Identify common misconceptions that hamper the development of quality standards, and learn how to address them in your organization. Understand how higher levels of service quality lead to lower costs, how they can help when you have limited resources, and how quality standards further, rather than restrict, the personality of your agents and organization.
- Sometimes within an organization, there's resistance to quality standards. Why is that? They're a good thing, right? Dig a little deeper, and we found there's several common misconceptions that can hamper their development and use. I'll summarize them here and suggest how you can ensure everyone is comfortable, even excited with your quality standards initiative. One common misconception is that quality standards are overly rigid and scripted, and while few executives would ever argue against the need for quality standards in the production of physical products, some feel that standards for service are not a fit for their culture.
This usually stems from believing that quality standards are scripts, here's exactly how you say something or do something. They envision the overly robotic conversations we've probably all had a time or two with customer service representatives. Here it's important to review the definitions of service quality and standard. Service quality is based on the customer's perception of how well our service meets his or her expectations. And quality standard refers to the requirements, specifications, guidelines or characteristics we establish for customer service.
Zappos, the online shoe and clothing retailer, lives by 10 core values, including, in their words delivering wow through service, creating fun and a little weirdness, and others. If you want to talk about your iguana or love of skydiving with a Zappos service representative, they'll happily do so, their standard is to connect with you, to engage. What do you want to replicate across interactions? The answer leads to the quality standards you create.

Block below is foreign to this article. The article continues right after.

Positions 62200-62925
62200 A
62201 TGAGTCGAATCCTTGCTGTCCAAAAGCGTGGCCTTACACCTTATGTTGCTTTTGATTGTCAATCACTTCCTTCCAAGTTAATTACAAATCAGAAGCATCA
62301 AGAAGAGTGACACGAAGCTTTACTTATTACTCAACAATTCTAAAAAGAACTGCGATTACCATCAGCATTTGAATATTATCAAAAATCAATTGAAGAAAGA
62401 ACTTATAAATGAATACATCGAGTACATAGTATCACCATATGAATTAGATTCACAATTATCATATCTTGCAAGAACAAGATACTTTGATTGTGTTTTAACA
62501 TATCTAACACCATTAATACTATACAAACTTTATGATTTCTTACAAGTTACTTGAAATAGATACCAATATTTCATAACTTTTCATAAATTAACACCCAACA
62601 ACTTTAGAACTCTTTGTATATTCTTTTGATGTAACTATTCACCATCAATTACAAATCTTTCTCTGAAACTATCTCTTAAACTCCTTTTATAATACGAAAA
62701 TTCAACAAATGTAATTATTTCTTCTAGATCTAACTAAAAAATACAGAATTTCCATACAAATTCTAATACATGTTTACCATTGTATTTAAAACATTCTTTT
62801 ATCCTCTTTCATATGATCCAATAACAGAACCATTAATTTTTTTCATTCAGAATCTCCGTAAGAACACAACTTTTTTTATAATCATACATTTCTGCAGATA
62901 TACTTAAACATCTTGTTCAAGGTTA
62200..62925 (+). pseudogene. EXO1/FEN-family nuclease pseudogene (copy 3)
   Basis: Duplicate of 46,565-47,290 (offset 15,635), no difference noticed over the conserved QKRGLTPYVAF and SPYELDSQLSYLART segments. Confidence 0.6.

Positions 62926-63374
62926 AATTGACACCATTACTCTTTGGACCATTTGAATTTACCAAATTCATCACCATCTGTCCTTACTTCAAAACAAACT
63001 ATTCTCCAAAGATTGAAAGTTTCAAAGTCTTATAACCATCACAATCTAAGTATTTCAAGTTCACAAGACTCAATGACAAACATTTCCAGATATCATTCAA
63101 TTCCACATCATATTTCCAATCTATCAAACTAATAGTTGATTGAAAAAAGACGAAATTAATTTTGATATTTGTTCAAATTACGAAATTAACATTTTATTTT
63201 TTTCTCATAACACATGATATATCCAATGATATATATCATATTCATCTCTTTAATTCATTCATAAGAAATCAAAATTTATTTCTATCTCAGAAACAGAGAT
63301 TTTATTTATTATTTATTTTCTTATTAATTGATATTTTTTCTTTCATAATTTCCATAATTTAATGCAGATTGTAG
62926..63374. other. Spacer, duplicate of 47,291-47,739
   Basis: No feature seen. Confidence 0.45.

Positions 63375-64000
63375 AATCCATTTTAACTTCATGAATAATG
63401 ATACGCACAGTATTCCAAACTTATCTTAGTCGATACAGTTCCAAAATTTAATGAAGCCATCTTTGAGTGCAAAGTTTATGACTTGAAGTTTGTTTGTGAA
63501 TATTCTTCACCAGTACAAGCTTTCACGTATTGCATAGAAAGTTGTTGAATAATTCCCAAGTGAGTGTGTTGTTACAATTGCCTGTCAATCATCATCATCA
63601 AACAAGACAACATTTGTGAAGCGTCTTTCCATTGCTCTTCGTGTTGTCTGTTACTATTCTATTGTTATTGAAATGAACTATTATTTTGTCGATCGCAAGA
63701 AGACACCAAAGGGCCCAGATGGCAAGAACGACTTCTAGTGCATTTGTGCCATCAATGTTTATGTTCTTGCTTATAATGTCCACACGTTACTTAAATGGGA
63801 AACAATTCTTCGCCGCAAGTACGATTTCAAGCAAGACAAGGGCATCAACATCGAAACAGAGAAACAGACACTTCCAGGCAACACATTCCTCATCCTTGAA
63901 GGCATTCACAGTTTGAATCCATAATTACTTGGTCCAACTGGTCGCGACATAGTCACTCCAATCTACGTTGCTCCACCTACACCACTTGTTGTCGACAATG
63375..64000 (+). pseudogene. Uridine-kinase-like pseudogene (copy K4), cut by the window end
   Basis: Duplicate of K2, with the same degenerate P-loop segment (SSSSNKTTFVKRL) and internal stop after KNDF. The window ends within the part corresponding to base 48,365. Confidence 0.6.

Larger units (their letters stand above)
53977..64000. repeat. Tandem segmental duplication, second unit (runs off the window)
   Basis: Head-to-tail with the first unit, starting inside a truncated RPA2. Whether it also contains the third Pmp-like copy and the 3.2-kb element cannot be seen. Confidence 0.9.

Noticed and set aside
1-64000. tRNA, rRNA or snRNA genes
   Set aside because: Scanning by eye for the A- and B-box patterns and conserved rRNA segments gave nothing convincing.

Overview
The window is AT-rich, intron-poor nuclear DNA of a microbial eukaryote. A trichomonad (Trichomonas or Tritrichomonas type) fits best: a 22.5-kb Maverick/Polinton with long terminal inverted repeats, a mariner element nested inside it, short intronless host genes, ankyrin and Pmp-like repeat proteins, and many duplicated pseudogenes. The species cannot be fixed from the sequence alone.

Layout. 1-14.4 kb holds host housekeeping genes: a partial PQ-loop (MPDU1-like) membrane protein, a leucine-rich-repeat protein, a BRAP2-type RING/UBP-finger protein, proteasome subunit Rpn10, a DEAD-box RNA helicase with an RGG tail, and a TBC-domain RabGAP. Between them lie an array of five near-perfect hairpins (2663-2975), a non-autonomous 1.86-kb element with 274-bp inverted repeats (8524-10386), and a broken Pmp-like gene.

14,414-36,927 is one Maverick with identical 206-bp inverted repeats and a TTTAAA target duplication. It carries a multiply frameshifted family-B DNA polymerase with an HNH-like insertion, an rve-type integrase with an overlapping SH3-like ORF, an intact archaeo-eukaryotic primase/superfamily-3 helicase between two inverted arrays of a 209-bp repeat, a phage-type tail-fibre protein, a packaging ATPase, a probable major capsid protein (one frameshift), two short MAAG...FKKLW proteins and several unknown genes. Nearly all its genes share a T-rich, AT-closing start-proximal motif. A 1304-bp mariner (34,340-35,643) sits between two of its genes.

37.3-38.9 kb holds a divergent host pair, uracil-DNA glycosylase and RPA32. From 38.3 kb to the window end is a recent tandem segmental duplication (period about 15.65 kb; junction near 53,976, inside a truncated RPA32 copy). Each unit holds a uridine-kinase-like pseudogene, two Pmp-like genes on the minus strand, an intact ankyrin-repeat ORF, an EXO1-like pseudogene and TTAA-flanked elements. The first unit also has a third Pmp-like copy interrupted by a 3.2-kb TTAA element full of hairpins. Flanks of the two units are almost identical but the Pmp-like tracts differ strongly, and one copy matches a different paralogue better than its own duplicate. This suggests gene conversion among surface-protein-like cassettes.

A second particularly debilitating misconception is that quality standards for customer service will increase costs. High quality is more expensive, right? In fact, just the opposite is often the case. Lack of quality standards where we need them leads to inconsistent service delivery and a host of problems and costs. The costs can include repeat contacts from customers, diversion of agents to activities that should be unnecessary, escalation of issues to higher management, brand damage, loss of referrals, agents taking the heat for mistakes made elsewhere, employee turnover, and others.
In a variation of the concern that quality is expensive, some executives worry that quality standards will consume more resources. In a growth environment, or in cases where resources are already limited, quality standards can be viewed as a risk. We just don't have the bandwidth, one executive recently confided to me as she was discussing her hope to one day improve their quality standards. Well, there is good news, quality standards help optimize and free resources. When effective, quality standards lead to a higher level of customer confidence, and less waste and rework.
These things minimize unnecessary diversions that tie up resources. Quality standards are just as critical in a startup as they are in an established organization. And they're especially helpful when you have limited resources. The logical approach for addressing these concerns is to illustrate what quality is and the costs when quality is lacking. To help, we've included a worksheet that identifies common costs of poor quality. I encourage you to think through the answers and work them into discussions you have on the value of quality standards.
To the degree any of these misconceptions exist, they tend to dissipate once quality standards are in place and producing positive results. I recommend you have these conversations early on, especially as needed around what quality is and what standards are for. Effective quality standards bring out the best in your organization.
Watch and learn how to establish quality standards in customer service, and improve loyalty, revenue, customer satisfaction, and employee engagement. Brad Cleveland divides the lessons into three chapters, covering quality and customer service definitions, quality standards for individuals, and quality standards for the overall organization. Along the way, he shows how to implement a process, measure progress, and effectively coach employees.
- Defining quality
- Ensuring standards count
- Measuring individual performance
- Coaching customer service professionals
- Creating quality standards for the service organization